Are you willing to work unpaid overtime to meet an aggressive deadline? The interviewer may as well be saying, “Tell me a lie, and make it a BIG one!” If you need the job, you’ll say yes. If you don’t, you won’t. It’s as simple as that. What an interviewer thinks he can learn from this question, aside from a candidate’s level of desperation, is beyond my ability to comprehend.
Have you ever stolen from a previous employer? First of all, if you have stolen from a previous employer, shame on you. That’s even more dishonest than the lie of an answer you’d be expected to give to this question. And if you haven’t stolen from a previous employer, congratulations! Your answer will be exactly the same as the answers given by the common thieves, except that your answer will be totally honest. It’s too bad the interviewer won’t be able to distinguish between the honest and dishonest answers he gets to this question, since all the answers he gets will be the same. I’m quite sure the How to Interview pamphlet said that “if a candidate says ‘yes’ to this question, then that’s an indication that he is likely to steal from you.” How brilliant.
What sacrifices are you willing to make in order to make this company more successful? The problem with this question, and others like it, is that it conveys the attitude that the company regards its employees as indentured servants, born only to be spent on the company’s behalf. The candidate gets the feeling that the mere act of answering this question is tantamount to giving consent to such indentured servitude, and that failing to answer it correctly will tag him as a Bolshevik Revolutionist. Today’s employers recognize that employment is a two-way street (though it’s definitely a buyer’s market, right now), and that an employee’s commitment to a company’s success should be somehow rewarded. It’s true that companies depend on the bottom line to be viable, but they don’t have to have a formal, written policy of making people’s lives miserable in order to succeed. If this question isn’t accompanied by a discussion of benefits, bonuses, or stock option plans, it’s probably best to move on. Otherwise, it’s just another “How desperate are you?” type of question.
If you could be any kind of animal, what kind of animal would you be? I’m totally serious. In the days of stodgy employer oblivion, this question was actually used to help weed out applicants. Did they have a table of animals with corresponding point values associated with them that they used to score applicants? “Well, Bob has more experience in COBOL than Harry, but Bob wanted to be a mongoose, so we’ll hire Harry.” Did this really happen? Luckily, when employers actually began to realize how stupid it is to disqualify good candidates based on their answers to this question, this question was the first to go. But if you are asked this question, here’s a hint: It’s better to be a tiger than a bunny. Try to keep your answer somewhere on the top of the food chain.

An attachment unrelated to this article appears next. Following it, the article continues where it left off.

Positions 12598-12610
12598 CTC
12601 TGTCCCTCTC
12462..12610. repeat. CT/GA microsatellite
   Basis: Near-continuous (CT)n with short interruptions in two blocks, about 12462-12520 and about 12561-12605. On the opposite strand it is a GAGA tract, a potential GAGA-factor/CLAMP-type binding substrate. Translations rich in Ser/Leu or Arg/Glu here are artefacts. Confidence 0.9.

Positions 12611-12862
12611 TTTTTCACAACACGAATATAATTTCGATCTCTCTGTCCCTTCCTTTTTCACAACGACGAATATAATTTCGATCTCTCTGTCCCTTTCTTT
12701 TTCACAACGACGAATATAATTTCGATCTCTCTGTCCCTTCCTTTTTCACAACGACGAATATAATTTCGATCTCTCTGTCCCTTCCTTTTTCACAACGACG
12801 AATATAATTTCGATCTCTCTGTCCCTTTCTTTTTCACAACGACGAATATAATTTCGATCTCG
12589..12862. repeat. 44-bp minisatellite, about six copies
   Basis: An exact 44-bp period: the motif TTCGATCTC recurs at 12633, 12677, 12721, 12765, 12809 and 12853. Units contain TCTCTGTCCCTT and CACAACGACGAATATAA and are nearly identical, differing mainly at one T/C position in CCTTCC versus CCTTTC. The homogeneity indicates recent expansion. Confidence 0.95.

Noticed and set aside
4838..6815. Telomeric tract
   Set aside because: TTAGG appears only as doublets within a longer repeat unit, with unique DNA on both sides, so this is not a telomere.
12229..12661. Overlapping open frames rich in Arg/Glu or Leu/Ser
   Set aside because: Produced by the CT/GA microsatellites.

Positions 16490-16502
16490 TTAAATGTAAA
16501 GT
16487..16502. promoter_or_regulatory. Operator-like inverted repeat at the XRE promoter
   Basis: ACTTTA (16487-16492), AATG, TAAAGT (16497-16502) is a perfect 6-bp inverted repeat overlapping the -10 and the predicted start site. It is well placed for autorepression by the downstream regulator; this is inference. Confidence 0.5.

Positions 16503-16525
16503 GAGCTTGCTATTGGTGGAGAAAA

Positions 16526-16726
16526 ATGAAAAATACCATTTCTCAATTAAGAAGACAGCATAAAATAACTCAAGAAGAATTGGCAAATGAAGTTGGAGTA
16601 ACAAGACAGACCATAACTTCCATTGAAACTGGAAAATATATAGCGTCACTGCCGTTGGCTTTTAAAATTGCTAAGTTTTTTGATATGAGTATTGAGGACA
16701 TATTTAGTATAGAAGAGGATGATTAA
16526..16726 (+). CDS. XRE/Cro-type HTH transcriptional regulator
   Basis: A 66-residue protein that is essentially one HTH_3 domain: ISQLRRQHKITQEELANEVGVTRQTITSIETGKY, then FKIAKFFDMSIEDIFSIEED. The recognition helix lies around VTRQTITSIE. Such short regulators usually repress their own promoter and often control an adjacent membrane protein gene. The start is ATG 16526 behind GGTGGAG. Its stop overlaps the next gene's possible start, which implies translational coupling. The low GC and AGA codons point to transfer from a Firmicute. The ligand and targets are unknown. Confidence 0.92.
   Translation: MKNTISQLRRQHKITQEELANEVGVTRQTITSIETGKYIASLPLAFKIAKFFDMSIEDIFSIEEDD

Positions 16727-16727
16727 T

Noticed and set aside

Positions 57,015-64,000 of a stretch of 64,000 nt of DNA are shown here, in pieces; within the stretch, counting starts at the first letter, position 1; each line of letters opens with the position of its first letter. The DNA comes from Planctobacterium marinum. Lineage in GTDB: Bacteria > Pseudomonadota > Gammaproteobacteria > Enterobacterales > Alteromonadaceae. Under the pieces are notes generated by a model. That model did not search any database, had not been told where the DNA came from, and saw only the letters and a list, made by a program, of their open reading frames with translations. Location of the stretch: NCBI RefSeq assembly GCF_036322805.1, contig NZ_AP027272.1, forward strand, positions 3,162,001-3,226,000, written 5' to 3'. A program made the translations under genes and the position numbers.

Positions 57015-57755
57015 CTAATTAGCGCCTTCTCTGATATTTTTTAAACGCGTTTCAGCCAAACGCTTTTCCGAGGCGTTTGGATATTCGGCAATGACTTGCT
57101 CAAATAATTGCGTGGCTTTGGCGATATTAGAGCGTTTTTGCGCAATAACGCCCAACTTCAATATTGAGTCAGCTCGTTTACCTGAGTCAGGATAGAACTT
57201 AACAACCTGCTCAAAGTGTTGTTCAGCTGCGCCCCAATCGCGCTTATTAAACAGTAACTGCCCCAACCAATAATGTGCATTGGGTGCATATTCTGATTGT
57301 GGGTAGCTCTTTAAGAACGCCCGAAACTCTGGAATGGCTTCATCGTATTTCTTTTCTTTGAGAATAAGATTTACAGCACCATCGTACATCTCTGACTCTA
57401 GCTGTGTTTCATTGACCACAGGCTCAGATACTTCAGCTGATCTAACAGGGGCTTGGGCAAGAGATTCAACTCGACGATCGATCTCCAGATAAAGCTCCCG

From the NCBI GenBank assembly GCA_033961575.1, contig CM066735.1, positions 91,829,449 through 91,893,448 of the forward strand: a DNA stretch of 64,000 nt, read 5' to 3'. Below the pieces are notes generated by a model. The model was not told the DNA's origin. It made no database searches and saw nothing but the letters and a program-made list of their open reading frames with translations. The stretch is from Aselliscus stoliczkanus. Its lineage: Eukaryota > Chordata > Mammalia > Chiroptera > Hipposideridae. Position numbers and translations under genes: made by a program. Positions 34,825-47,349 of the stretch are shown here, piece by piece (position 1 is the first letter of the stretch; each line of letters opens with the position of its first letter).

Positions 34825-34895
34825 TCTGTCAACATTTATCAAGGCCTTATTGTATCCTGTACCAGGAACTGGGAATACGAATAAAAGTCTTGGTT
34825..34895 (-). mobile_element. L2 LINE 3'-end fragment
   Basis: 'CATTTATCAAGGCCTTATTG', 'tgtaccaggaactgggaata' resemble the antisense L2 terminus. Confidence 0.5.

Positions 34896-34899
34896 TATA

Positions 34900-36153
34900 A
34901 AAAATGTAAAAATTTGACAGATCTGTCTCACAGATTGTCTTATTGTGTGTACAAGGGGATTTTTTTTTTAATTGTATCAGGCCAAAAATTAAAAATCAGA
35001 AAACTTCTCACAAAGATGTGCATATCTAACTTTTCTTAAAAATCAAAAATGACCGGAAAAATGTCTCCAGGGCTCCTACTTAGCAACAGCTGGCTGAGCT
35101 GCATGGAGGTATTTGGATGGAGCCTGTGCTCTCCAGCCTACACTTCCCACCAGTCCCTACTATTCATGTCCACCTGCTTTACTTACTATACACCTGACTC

And there’s one more utterly stupid question I’d like to mention, but it comes with a story. About a year ago, I interviewed with a telecommunications company whose headquarters were based in Finland. My interviewer, a Finnish native, spoke English fairly well, but we definitely had a “culture clash.” Instead of engaging me in conversation, he read questions from his laptop. And, yes, they were these questions, from the How to Interview pamphlet. After about the twentieth question, or so, he looked away from his laptop, actually made eye contact with me (for the first time), and began talking to me. He complained about how, in the US, he cannot ask certain questions, and that it interfered with his ability to hire qualified candidates. He complained about how his engineers don’t get along, and that projects were always late. He then asked me (from the heart, not from the laptop!) if I had ever had a conflict with a colleague and how I resolved it. Imagine how thrilled I was to receive such a heartfelt question!